March 31, 2020

Jewish Comedy ‘Motti Wolkenbruch’ Is a Netflix Hit

Joel Basman and Noémie Schmidt in “The Awakening of Motti Wolkenbruch.” Photo courtesy of Netflix

Mining Orthodox Jewish family life for comedy and romance, the Swiss import “The Awakening of Motti Wolkenbruch” is one of Netflix’s most popular new titles. 

Comically chronicling the title character’s love life, which he tries to keep secret from his overbearing, matchmaking mother, the movie originally was released as “Wolkenbruch’s Wondrous Journey into the Arms of a Shiksa,” and it’s Switzerland’s Oscar entry for best international feature this year.

Joel Basman (“Land of Mine”) plays Mordechai “Motti” Wolkenbruch, a college student who endures a series of excruciating shidduchs arranged by his mama (Inge Maux) while clandestinely dating Laura (Noémie Schmidt), a non-Jewish classmate. The screenplay is by Thomas Meyer adapted from his novel, and is directed by Michael Steiner, who appeared at a Los Angeles Times-sponsored screening with Basman and Maux. 

Although he’s not Jewish, Steiner told the audience that he had lived in an Orthodox neighborhood in Zurich, where he was sometimes called upon to be a “Shabbos goy.” His research and preparation for the project included an extended pre-production period when the cast could learn their Hebrew and Yiddish lines and share Shabbat dinners. (Both languages and German are spoken in the film.) 

Sam Cohen, a former member of the Orthodox community, served as an adviser. “He was kind of the real Motti,” Steiner told the Journal later. “He was with us every day while shooting.” 

Basman was also helpful with the Hebrew language. His father is Israeli. 

“The mother-son conflict is not specifically Jewish. It’s a global topic.” —  Michael Steiner

The winner of the Swiss Film Prize for best actor, he recalled sweltering in a wool suit during the summer shoot, and the disapproving glances he’d sometimes get from the Orthodox locals. “On Shabbat you’re not allowed to work or ride a bicycle or smoke, and I’m standing around on my phone, smoking,” he said. “I waved, but they didn’t wave back.”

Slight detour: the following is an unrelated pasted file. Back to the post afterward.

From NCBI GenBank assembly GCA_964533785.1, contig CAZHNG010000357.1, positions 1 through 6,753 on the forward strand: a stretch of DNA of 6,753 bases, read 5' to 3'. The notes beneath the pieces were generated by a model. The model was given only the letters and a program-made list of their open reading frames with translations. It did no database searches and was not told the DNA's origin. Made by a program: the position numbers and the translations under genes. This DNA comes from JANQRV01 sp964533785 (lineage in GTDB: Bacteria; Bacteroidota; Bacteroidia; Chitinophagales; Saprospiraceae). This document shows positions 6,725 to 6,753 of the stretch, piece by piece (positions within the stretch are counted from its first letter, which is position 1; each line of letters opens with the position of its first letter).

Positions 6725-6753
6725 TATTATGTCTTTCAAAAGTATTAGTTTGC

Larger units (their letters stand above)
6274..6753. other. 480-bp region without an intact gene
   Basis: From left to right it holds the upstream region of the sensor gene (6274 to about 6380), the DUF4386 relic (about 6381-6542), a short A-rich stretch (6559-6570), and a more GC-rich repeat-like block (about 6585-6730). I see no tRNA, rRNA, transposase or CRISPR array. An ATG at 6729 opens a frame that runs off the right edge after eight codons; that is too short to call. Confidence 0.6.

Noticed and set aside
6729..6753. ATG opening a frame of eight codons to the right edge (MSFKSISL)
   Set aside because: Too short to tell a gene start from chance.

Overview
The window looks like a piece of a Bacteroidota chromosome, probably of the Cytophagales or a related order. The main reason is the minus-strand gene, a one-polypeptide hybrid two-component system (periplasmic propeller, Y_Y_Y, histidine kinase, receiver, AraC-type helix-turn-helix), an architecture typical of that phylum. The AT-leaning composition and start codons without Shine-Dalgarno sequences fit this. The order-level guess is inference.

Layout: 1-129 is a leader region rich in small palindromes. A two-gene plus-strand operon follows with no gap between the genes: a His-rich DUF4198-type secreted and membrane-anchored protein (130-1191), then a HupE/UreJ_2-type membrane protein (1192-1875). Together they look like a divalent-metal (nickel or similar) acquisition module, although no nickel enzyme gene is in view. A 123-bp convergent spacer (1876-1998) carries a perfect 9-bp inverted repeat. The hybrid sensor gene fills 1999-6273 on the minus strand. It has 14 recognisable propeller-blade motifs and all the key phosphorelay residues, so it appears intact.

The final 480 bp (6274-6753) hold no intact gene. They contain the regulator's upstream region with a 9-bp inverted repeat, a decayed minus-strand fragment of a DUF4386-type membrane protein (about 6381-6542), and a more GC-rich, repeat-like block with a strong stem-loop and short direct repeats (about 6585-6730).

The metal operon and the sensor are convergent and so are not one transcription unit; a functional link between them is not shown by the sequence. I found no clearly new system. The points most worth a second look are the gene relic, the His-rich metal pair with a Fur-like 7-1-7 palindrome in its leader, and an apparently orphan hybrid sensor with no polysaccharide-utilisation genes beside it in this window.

Steiner, who has known writer Meyer for over 20 years, endeavored to be true to his friend’s story. “He has a great imagination and a good eye for detail. I tried to visualize it the best that I can,” the director said, noting that the plot does diverge a bit in not using the book’s third act in favor of a more open-ended finale. His overall goal, he added, was “to shoot a tragicomedy that respects the religion and the culture the story is set in.”

Achieving the right comic tone “wasn’t always easy, but we rehearsed quite a lot before shooting to get it right,” he said. “I think we did the right thing. The film was the No. 1 movie in Switzerland last year.” 

Now, with the film achieving global popularity via streaming on Netflix, Steiner is not surprised that his very Jewish story has become universally relatable. “The mother-son conflict is not specifically Jewish,” he said. “It’s a global topic.”

Steiner’s next film is a distinct departure from “Motti Wolkenbruch.” It’s a hostage drama set in Pakistan, based on a true story. Basman also has several projects forthcoming, including “Adventures of a Mathematician,” in which he plays Edward Teller, a Hungarian Jew who participated in the Manhattan Project and the development of the atomic bomb.

“Motti” may have less gravitas than those subjects but Steiner thinks that it can have an impact nonetheless. “I am certain that giving a glimpse into the Orthodox Jewish world brings everything you see and feel a bit closer and helps to fight prejudices, no matter if it concerns religion, color or gender,” he said. For him, the takeaway message is a simple one: “Be tolerant, be loving and let people go their own way.”

“The Awakening of Motti Wolkenbruch” is streaming now on Netflix.